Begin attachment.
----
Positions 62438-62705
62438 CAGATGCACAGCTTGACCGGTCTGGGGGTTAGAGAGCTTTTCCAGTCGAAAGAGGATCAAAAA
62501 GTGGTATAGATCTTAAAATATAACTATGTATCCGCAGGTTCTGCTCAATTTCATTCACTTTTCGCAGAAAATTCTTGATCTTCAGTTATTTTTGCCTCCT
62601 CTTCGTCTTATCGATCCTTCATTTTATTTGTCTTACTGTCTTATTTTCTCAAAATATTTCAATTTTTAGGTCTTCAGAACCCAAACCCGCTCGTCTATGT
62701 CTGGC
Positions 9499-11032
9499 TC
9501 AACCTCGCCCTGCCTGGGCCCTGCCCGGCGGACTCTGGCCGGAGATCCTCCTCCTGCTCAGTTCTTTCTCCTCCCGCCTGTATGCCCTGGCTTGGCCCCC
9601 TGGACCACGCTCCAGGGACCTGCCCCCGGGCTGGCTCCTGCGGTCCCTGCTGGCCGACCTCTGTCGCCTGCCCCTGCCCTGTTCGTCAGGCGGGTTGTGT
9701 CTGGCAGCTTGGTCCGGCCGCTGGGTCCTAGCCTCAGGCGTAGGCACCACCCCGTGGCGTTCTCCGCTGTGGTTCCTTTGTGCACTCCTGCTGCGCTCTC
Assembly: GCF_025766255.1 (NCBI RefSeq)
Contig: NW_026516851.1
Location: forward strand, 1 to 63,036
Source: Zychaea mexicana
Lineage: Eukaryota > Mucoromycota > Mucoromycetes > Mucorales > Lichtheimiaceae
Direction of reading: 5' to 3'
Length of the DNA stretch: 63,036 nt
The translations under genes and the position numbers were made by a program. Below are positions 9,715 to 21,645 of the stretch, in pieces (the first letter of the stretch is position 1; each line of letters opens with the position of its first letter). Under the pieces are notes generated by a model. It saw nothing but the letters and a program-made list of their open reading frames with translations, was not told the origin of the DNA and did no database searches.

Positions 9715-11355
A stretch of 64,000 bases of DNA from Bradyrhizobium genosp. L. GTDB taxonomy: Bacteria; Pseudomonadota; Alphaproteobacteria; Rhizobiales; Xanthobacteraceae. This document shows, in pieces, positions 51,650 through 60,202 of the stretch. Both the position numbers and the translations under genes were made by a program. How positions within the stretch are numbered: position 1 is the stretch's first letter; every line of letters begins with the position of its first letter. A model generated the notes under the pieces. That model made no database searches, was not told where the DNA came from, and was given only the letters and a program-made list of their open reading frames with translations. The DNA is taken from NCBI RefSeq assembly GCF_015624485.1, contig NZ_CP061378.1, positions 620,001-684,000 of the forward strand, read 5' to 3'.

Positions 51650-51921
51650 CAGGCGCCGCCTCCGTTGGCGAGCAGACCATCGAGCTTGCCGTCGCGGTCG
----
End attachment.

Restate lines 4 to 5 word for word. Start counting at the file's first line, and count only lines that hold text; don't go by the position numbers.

62601 CTTCGTCTTATCGATCCTTCATTTTATTTGTCTTACTGTCTTATTTTCTCAAAATATTTCAATTTTTAGGTCTTCAGAACCCAAACCCGCTCGTCTATGT
62701 CTGGC